Monday, May 01, 2006


California Story - Bahrenburg & Linville

[Email from Bahrenburg to Linville] Ken, check out Newspaper Clippings on the HLHS 56 web site. The non stop bus ride is always to remember. Did we win any games in California? I do remember the stadium and the school where we had our sleeping arrangements. Looking back, a great journey! Alan

[Linville to Bahrenburg] Thanks for steering me to the 'Newspaper Clippings' link on the web site, Alan. I had been there before but didn't quite make it past all those good-looking girls in the running for the Seafair Crown. I should have been relentlessly persuing every one of them, pleading for dates, wearing them down until they consented to go out with me. Hmmm, not me; I was far too cool to be chasing girls. Let them chase me. (I'm still waiting.)

Wasn't that a great trip we took to San Bernardino?!! It brings back some long forgotten memories. I wouldn't swear to any of this but, I think we won our first game and then, depending on whether it was a single elimination or double elimination tournament, we lost our next one or two games. I'll bet Rich Stanley might remember. I think Dick Trisler told me last year he was still in the area but I have had no contact with him since we played ball together. What a pair of hands 'Itchie' had at 2nd base! I'd buy a ticket just to see him handle a hot, ground ball again. He and you pretty much had the right side of the infield sewn up and water-proof! I remember on the all-night trip home, Itch and I were playing a card game called 'war' on the floor in the back of the bus and keeping the whole team awake with our boisterous call-outs of "WAR" whenever we threw down cards of the same value. This game, of course, required the IQ of a slug to play but were having the time of our lives. I think I might remember you telling us to keep it down a little 'cause some of you were trying to sleep. Needless to say, I don't think we complied.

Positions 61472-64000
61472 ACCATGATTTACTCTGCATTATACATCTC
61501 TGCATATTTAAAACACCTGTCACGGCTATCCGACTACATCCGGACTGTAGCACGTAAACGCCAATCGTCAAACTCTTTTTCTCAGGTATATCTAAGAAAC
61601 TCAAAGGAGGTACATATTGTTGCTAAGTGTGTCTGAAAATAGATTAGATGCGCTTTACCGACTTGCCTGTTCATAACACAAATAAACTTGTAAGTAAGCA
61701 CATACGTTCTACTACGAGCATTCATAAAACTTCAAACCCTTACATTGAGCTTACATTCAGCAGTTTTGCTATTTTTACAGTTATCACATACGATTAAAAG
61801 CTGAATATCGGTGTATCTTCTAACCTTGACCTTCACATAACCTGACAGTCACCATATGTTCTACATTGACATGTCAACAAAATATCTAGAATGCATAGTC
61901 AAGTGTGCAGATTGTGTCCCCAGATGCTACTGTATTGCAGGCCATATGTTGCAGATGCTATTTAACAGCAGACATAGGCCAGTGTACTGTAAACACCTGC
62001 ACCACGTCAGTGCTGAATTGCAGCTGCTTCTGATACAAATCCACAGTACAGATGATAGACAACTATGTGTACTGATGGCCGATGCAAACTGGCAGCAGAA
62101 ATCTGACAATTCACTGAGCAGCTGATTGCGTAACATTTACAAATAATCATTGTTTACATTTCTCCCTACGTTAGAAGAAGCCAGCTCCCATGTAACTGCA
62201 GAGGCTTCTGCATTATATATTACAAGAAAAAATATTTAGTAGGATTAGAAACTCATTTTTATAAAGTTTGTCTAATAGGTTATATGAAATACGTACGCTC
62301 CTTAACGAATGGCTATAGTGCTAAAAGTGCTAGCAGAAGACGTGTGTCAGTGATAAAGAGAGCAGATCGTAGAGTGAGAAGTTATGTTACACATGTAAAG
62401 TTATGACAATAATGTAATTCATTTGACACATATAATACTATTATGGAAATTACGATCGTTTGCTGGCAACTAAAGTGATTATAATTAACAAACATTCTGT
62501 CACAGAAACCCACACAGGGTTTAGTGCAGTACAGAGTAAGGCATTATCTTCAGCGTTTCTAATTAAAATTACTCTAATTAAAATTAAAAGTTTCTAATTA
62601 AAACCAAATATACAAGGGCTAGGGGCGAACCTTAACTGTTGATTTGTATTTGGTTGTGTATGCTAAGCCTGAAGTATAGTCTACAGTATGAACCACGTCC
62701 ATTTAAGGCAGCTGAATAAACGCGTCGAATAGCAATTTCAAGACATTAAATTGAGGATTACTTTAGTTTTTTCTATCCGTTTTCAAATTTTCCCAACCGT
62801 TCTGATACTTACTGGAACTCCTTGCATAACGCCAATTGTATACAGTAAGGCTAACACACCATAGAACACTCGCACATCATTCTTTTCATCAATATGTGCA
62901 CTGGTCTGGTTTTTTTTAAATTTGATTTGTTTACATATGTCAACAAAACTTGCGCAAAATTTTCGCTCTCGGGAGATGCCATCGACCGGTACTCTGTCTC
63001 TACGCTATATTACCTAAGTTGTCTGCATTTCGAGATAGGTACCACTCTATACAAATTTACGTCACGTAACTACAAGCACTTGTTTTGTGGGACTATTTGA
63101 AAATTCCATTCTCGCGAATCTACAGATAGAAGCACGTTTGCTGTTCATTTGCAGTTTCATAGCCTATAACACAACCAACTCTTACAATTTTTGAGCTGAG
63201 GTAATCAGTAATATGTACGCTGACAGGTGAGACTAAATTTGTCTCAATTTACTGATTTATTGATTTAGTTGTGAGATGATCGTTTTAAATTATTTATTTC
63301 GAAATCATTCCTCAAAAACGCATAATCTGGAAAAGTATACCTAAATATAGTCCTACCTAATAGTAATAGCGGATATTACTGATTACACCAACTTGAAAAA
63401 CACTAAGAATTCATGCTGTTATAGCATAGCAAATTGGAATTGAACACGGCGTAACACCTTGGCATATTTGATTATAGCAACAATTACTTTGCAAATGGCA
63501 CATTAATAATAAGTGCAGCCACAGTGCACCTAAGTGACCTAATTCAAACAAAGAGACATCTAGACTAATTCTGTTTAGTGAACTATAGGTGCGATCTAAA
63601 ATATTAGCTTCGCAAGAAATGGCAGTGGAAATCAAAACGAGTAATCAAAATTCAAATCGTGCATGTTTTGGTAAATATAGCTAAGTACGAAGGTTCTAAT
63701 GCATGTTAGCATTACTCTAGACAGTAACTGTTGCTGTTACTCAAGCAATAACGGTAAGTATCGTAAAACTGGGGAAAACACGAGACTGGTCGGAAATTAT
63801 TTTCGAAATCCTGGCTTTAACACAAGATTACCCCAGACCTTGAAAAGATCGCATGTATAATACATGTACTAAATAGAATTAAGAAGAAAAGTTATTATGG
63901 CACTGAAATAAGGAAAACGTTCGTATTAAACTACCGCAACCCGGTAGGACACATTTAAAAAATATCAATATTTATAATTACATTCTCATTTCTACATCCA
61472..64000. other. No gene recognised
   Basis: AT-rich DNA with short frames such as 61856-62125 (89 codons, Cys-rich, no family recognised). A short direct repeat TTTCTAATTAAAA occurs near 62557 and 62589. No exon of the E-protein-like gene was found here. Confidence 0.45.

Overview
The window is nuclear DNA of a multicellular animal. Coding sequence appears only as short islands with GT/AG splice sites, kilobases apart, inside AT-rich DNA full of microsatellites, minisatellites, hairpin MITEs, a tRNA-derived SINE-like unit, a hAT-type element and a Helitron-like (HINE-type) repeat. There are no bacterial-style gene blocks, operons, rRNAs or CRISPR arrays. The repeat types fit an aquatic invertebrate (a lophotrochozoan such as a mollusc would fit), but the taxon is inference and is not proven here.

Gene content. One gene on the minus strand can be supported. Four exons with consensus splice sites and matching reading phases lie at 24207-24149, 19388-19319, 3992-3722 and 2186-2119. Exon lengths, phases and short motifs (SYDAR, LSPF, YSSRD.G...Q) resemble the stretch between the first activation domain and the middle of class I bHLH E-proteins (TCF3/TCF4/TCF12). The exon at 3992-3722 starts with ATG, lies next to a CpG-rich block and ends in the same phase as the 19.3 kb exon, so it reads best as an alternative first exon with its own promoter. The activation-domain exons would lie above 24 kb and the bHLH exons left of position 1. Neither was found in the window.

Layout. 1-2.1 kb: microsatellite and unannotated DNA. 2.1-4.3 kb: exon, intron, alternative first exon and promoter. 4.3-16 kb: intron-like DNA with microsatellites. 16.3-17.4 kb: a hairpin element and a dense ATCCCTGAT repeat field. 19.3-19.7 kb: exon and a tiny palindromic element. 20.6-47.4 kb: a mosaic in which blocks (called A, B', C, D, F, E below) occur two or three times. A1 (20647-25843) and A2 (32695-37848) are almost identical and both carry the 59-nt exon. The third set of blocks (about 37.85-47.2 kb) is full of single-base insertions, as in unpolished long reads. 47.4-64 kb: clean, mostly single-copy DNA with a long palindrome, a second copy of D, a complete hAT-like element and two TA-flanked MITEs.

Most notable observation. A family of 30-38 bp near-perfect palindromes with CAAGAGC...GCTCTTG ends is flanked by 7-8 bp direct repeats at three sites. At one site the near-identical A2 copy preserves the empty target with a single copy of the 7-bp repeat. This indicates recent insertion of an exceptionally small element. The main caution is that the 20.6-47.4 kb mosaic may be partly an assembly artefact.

Do you remember how I got my name in the paper on that trip? It wasn't for playing baseball, although I do remember getting a couple of hits. Al Stanley didn't use me on the mound down there because I had cut the tip of my right thumb quite badly on a band saw just a few days before we left on the trip working down at Boeing that summer and it was all wrapped up in a big bandage. I wanted to pitch so badly but he was afraid my thumb would start bleeding but I did get to play shortstop and hit. I had a pretty good batting average that summer as I remember it. I don't remember who did the pitching but it must have been Keppler and Ken Jacobson from Kirkland. Where was Jim Graham that year?